The Sweet Succor of Brotherly Love & Zabaione
Charlie, that is, Prince Charles Leblovic di Lobkowicz, is Max’s little brother, but he seems older in many ways perhaps because he’s a very conservative businessman, CEO of Christian Family (Famiglia Cristiana) magazine. Charlie declared that it was "terrible" that Peter didn’t see us. But he couldn’t help but deliver a few bitchy little digs at Max’s artsy, funloving lifestyle. Still, we had a nice evening with him and his very sweet, sexy girlfriend Gabriella who bears a remarkable resemblance to Ingrid.
First, they showed us around their brand spanking new super modern apartment, so incongruous (but common, thus normal or normale) within a building that is a few hundred years old. Unfortunately, Charlie’s vivacious teenage daughter Giovanella was staying at her Mom’s place so we didn't get to see her, but I did get to use her gigantic passion purple bathroom. Nice bidet. Every teenage girl should have one. It makes learning the facts of life "down there" so much more pleasant, not to mention clean.
"Do they charge more for celebrity leftovers?" Charlie quipped.
Actually, Twice Cooked Rice was twice as good as most rice, quite savory and crunchy. For a main course, I had the specialty of Milano, Osso Bucco. Yum. Finally, I didn’t want to take a bite of Max’s main course (I don’t even know what he had, some sort of dumplings) because mine was prepared to perfection. One of the great gastronomic pleasures of life is sucking the marrow out of an Osso Bucco bone. Ah, if only semen tasted like Osso Bucco marrow, men would receive a lot more oral sex.
This bone was nothing short of scrumptious. I decided to risk the wine, warning my brother-in-law that he might have to make way for me to fall on the table again. Charlie looked genuinely horrified. Once, he told us, when Gabriella was sick in Bangkok on the morning they were scheduled to depart, he threatened to leave her there to catch the next plane. Fortunately, I stayed conscious right through a sinful, sugar-packed, egg-foamy dessert of zabaione that seemed to soothe my touchy brother-in-law as I shared it with him. Otherwise, he might have left me right there in the Trattoria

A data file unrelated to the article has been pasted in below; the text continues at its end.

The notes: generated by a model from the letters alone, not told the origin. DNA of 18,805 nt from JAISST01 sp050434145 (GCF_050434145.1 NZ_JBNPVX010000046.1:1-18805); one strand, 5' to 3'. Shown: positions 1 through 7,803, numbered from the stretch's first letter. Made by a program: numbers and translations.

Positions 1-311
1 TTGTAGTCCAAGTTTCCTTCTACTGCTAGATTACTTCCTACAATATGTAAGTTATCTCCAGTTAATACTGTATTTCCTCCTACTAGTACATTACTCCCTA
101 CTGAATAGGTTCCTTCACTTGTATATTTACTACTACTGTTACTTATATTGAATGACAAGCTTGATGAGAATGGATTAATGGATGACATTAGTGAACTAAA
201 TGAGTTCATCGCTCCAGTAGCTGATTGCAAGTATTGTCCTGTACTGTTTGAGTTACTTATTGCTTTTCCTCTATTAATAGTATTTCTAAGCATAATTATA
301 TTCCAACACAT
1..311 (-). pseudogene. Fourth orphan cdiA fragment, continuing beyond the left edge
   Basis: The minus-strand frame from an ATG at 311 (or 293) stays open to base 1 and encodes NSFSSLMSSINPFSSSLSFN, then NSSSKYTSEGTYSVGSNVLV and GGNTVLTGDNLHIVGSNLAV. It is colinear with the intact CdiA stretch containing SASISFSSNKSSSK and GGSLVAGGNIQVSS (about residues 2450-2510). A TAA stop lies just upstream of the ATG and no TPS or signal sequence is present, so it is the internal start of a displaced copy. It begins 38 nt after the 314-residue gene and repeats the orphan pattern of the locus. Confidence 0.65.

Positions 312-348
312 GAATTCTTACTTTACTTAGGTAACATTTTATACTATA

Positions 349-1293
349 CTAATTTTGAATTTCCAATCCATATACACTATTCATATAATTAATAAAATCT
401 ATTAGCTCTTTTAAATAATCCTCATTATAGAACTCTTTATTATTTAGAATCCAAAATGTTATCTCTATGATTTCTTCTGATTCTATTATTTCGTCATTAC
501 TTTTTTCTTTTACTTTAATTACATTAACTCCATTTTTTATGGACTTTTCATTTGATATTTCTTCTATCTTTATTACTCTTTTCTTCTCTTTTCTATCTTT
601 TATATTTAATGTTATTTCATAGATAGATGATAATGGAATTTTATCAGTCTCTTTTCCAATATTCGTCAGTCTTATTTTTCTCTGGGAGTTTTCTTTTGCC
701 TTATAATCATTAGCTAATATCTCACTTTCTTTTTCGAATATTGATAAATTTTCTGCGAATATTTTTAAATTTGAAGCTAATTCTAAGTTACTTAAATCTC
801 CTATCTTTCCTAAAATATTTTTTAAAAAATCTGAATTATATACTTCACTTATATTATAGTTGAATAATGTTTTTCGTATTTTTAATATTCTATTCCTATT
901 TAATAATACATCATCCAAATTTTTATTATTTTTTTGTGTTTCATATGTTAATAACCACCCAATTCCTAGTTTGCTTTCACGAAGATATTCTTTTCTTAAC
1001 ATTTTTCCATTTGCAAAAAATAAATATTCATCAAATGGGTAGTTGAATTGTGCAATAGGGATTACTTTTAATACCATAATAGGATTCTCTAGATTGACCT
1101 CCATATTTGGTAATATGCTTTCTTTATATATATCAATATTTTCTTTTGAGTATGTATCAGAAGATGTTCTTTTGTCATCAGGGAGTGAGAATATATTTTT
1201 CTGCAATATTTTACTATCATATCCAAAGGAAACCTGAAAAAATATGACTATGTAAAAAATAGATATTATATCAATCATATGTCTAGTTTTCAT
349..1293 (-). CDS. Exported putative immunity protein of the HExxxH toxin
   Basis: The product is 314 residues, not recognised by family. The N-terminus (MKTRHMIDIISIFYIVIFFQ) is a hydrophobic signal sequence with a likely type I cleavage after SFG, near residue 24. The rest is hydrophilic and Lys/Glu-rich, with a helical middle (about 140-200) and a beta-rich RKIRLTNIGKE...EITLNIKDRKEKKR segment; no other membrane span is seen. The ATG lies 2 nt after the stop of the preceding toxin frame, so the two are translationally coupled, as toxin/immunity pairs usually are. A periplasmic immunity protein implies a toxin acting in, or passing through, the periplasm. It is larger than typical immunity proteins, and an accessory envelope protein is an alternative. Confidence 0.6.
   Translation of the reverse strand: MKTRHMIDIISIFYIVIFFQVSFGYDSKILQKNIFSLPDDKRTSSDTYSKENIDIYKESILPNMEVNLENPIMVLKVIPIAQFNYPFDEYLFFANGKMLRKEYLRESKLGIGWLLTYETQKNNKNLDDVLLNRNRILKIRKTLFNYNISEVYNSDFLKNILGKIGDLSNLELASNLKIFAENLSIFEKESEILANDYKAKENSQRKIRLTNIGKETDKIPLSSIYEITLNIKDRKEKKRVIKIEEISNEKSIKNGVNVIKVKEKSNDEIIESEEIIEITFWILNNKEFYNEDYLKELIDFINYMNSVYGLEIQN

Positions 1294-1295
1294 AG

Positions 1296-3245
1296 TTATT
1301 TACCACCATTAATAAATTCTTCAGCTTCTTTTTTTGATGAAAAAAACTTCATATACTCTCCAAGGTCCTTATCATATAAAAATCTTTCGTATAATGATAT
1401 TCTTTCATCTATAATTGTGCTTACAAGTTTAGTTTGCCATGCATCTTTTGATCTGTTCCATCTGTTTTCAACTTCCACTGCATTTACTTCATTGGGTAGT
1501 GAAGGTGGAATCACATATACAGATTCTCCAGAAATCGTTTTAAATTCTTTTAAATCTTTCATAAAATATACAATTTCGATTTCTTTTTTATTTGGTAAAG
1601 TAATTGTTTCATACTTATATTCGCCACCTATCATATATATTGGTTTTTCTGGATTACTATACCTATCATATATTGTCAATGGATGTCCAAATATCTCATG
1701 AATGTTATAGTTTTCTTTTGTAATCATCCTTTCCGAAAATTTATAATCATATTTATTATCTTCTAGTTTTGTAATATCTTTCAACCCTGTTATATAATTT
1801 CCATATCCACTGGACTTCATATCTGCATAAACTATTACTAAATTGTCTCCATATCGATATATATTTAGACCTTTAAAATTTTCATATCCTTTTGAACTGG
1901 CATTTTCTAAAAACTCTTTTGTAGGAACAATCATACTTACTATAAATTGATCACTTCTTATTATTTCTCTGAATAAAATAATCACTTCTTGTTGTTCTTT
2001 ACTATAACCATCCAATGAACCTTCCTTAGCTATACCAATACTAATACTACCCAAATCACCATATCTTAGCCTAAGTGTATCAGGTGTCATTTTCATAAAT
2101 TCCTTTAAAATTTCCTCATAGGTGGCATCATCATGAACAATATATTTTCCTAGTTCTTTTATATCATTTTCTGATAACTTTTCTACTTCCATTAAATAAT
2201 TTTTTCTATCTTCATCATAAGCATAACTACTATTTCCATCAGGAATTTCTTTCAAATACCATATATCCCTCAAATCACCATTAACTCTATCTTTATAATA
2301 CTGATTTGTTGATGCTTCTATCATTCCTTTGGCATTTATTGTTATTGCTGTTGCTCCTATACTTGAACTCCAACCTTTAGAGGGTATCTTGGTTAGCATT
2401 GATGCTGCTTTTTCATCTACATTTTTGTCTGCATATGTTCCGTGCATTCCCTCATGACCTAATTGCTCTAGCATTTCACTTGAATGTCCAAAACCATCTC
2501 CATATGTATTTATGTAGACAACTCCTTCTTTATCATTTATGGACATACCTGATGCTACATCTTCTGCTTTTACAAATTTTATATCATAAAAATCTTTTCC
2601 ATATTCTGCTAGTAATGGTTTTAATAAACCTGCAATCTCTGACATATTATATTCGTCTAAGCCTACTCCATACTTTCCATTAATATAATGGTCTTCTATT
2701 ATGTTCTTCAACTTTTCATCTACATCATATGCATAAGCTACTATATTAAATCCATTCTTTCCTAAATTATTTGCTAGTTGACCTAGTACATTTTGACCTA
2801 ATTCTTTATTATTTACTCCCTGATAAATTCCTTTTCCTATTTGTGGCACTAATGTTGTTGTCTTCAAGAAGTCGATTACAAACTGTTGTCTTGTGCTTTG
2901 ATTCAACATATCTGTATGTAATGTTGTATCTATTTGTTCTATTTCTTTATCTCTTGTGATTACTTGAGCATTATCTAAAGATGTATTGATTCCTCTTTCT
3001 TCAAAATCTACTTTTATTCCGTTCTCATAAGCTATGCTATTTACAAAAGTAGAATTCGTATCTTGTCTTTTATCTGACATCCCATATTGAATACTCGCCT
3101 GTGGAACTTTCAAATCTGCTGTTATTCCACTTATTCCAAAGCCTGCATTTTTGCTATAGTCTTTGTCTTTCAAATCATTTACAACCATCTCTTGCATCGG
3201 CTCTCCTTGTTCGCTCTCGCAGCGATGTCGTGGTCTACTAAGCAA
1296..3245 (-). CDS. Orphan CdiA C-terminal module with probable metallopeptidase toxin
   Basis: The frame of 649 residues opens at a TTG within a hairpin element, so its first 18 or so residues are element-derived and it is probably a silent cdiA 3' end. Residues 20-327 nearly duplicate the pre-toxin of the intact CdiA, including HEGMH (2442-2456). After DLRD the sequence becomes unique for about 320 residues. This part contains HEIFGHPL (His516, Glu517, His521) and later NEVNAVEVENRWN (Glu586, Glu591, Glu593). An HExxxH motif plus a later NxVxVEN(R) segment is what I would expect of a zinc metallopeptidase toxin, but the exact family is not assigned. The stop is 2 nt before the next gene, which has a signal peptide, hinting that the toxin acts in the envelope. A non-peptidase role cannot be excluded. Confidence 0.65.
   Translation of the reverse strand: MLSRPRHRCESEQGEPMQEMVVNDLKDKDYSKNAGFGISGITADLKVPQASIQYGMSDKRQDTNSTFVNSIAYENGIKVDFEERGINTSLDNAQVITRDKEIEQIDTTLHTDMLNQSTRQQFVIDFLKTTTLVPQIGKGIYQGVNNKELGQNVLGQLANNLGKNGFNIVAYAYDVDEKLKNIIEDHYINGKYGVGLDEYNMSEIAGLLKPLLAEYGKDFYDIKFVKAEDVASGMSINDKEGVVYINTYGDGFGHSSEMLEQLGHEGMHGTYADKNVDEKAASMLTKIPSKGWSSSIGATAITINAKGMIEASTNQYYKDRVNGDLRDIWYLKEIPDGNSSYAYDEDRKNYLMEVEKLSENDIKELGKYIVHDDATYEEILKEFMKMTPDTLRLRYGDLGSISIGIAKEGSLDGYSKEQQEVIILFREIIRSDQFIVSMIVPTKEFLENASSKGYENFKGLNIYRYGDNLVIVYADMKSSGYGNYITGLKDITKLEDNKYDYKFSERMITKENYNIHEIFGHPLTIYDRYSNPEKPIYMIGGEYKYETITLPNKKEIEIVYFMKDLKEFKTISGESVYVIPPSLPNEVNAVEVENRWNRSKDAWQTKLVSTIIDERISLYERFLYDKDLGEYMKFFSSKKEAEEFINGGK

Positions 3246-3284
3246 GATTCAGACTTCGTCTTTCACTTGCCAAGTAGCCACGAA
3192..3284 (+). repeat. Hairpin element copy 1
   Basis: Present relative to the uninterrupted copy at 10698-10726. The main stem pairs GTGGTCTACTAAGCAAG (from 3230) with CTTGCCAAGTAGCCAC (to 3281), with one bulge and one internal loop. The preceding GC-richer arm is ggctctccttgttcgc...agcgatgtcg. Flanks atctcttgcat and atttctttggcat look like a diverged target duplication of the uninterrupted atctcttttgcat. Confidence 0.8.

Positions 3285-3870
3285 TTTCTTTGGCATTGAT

It took us a while to find our way out of Milano. Not as bad as London, but all roads seemed to lead back into it. Finally, we escaped and made our way to the exquisite little mountain town of Lake Como.
We checked into the Lake Como Central Hotel at about 3 AM. It was a bit rustic, with tiny rooms, but we were only staying for 5 hours, so it was fine. We had to get up at 8 AM to make it to Zürich for lunch with Christian von Faber-Castell whom we’d met online through our Internet art gallery.
Gingerbread houses and sparkling cerulean lakes complete the picture of Switzerland, divided into three sections, French, Italian, German. We knew we’d segued into the German area when the exit signs read "Ausfarht." Going by at 160 kph, I swore the signs said "Ass Fart." Well, some of them did lead to public restrooms…
Zürich was clean as a cuckoo clock. We only noticed one bit of graffiti, "FUCK POLICE" in English. Otherwise, it was immaculate and businesslike. After establishing our position via cell phone, we met Christian, an elegant yet easygoing gentleman-journalist who writes about art and diamonds, an e-mail acquaintance who became a friend in one afternoon.
Driving his big American Jeep Cherokee, he led our lost Mercedes through a tour of Zürich, the shops, the old buildings, the crystal, blue lake, to our final resting place for the afternoon: Restaurant Kronenhalle, 8001 Zürich Ramistrasse 4 Bellevue. The walls of Kronenhalle are worth millions, decorated with original paintings by artists like Picasso, Braque and Bonnard, and the central tables boast huge flower arrangements bursting with color. Yet an unpretentious Swiss decorum reigns.
Max and Christian sat down and opened several maps of the region. I watched their big masculine hands smooth the creases of the paper, and their strong sensitive fingers trace the roads and touch the cities. Men reading maps. What a turn-on.